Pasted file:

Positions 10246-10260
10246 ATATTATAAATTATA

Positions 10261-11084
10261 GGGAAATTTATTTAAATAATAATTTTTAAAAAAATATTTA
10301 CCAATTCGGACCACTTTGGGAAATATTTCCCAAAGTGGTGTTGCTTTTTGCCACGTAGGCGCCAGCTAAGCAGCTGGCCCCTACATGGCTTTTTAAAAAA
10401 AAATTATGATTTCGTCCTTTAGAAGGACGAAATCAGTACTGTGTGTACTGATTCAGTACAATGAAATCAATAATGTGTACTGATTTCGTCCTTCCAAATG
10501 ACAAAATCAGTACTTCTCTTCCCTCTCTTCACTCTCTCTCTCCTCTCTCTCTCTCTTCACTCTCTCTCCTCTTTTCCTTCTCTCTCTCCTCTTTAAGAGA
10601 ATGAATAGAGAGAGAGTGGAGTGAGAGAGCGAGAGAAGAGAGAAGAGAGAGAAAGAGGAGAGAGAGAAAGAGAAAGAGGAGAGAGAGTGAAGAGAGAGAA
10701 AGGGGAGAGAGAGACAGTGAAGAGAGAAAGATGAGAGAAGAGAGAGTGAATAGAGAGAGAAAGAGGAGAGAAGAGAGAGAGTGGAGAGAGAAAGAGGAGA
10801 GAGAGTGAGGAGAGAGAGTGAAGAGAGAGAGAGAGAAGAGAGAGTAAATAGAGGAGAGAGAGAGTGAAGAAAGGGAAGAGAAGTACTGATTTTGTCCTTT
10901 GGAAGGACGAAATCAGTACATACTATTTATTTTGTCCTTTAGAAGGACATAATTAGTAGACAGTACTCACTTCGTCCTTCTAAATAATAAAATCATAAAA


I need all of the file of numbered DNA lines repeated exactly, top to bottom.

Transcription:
Positions 10246-10260
10246 ATATTATAAATTATA

Positions 10261-11084
10261 GGGAAATTTATTTAAATAATAATTTTTAAAAAAATATTTA
10301 CCAATTCGGACCACTTTGGGAAATATTTCCCAAAGTGGTGTTGCTTTTTGCCACGTAGGCGCCAGCTAAGCAGCTGGCCCCTACATGGCTTTTTAAAAAA
10401 AAATTATGATTTCGTCCTTTAGAAGGACGAAATCAGTACTGTGTGTACTGATTCAGTACAATGAAATCAATAATGTGTACTGATTTCGTCCTTCCAAATG
10501 ACAAAATCAGTACTTCTCTTCCCTCTCTTCACTCTCTCTCTCCTCTCTCTCTCTCTTCACTCTCTCTCCTCTTTTCCTTCTCTCTCTCCTCTTTAAGAGA
10601 ATGAATAGAGAGAGAGTGGAGTGAGAGAGCGAGAGAAGAGAGAAGAGAGAGAAAGAGGAGAGAGAGAAAGAGAAAGAGGAGAGAGAGTGAAGAGAGAGAA
10701 AGGGGAGAGAGAGACAGTGAAGAGAGAAAGATGAGAGAAGAGAGAGTGAATAGAGAGAGAAAGAGGAGAGAAGAGAGAGAGTGGAGAGAGAAAGAGGAGA
10801 GAGAGTGAGGAGAGAGAGTGAAGAGAGAGAGAGAGAAGAGAGAGTAAATAGAGGAGAGAGAGAGTGAAGAAAGGGAAGAGAAGTACTGATTTTGTCCTTT
10901 GGAAGGACGAAATCAGTACATACTATTTATTTTGTCCTTTAGAAGGACATAATTAGTAGACAGTACTCACTTCGTCCTTCTAAATAATAAAATCATAAAA